I am grateful to Colin Poole for his response to my letter published on May 5, asking for the evidence justifying the claim that the proposed canal and boat lift will generate significant extra income from tourism.
Unfortunately I’m afraid that Colin hasn’t provided any actual evidence, but only assertions based on what I consider to be invalid comparisons with other canal tourist locations.
I can understand that people other than boaters will travel to see important sites of historical and international interest, such as Stoke Bruerne – including the Blisworth Tunnel – and the Anderton lift, especially if there is easy road access and some supporting infrastructure such as a museum, restaurant, pub, car parking, visitor centre and so on, but I have seen nothing to suggest that anything of the sort is planned for the Daventry Lift.
The council tries to make a very forced claim for historicity by referring to the original 18th century plans for a canal link to Daventry, but I can’t really see that being much of a draw for what will be an entirely modern construction.
I have looked at the information on the Daventry District Council website, and again so far as I can see there are plenty of assertions – for example, the somewhat amazing claim that the lift will be the equivalent of Anthony Gormley’s iconic Angel of the North sculpture standing alongside the Great North Road – but no evidence, and precious little detail.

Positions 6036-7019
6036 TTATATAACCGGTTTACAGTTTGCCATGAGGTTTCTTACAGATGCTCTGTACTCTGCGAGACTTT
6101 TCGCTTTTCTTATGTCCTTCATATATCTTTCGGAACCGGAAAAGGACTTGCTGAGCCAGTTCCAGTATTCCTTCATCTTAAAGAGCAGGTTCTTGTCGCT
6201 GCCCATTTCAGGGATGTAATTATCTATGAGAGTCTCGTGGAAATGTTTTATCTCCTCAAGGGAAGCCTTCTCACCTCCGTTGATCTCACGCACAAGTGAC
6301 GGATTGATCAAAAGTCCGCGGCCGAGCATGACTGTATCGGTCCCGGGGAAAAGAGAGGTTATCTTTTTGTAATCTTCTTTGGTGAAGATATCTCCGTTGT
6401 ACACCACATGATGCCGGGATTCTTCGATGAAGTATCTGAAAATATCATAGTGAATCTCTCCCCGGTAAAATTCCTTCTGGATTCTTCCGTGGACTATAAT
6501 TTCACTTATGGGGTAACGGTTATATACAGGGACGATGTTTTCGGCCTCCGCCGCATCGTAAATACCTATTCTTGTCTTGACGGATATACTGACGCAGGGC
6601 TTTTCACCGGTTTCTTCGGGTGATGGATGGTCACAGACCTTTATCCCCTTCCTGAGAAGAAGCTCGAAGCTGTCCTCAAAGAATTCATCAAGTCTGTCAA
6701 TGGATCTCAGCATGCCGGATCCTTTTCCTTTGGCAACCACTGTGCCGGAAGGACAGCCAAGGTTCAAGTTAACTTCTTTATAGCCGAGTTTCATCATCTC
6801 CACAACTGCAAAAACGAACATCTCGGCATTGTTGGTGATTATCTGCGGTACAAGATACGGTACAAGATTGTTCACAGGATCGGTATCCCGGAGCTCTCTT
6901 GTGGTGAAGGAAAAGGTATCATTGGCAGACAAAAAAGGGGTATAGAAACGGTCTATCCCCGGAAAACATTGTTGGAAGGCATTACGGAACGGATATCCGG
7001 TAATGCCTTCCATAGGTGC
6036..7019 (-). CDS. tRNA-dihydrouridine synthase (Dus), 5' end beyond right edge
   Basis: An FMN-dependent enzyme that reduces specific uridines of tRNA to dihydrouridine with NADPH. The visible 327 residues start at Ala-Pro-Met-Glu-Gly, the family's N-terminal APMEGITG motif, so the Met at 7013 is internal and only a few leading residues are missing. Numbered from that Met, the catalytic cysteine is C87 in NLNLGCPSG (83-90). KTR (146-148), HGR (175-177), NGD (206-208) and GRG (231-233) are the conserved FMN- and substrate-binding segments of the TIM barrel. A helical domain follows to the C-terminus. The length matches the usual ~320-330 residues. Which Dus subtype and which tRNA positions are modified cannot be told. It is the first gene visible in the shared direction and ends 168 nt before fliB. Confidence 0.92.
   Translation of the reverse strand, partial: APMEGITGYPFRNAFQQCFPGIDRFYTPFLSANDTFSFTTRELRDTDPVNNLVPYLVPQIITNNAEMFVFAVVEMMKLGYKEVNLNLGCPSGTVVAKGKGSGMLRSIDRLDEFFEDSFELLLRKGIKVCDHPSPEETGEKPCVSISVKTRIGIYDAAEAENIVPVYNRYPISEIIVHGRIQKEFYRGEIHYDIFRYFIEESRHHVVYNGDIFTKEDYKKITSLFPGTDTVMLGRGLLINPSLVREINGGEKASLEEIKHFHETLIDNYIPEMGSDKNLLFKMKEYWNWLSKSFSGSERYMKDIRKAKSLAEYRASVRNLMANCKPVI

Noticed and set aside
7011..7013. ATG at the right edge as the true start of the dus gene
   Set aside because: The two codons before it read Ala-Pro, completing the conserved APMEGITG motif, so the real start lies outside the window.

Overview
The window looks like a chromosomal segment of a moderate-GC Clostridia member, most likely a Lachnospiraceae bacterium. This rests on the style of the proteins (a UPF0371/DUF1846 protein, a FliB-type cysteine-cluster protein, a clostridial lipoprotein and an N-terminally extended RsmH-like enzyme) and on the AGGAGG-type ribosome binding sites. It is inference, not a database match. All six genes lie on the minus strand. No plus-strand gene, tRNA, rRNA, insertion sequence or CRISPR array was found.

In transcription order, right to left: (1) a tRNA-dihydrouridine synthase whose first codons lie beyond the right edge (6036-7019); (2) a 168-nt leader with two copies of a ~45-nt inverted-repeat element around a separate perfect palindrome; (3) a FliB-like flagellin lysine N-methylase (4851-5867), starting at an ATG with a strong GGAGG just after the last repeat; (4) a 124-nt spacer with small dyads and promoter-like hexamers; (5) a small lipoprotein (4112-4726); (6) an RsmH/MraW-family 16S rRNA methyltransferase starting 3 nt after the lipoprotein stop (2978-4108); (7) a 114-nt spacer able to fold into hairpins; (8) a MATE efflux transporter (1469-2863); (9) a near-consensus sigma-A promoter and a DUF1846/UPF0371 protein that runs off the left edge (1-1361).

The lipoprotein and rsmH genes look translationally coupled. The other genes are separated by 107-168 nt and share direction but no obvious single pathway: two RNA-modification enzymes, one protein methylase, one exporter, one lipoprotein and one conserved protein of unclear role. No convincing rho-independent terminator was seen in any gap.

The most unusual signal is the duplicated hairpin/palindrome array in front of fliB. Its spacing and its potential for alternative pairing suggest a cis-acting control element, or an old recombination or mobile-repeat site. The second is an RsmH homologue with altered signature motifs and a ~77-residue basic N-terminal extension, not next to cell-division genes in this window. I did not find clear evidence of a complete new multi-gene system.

For example, is it proposed to provide the sort of infrastructure that exists at the sites that Colin thinks are comparable – road access to the site of the lift?
A car park?
A visitor centre?
A cafe, coffee bar, or pub?
A heritage museum?
Boat rides up and down the Lift of the sort that Colin mentions for the hundreds of tourists that he seems to expect?
The council must have some evidence to support its claims for increased tourism but I can’t find it, though I think I remember some sort of consultancy report some years ago.
My request last time was simply to see the evidence, and I repeat that request.
Most importantly, what independent evidence is there that people in any numbers will want to take their barges up a one-way canal to park in Daventry?
Finally, Colin makes a good point about protecting the country park.
Some of his colleagues (Alan Hills and Chris Long) will remember that I became something of a nuisance to the council several years ago, probably before Colin was involved, in arguing for a really significant green buffer zone between any Church Fields development and the park.
A canal would be better than nothing certainly, but not in my opinion as good or as attractive as a hundred meter wide stretch of managed woodland.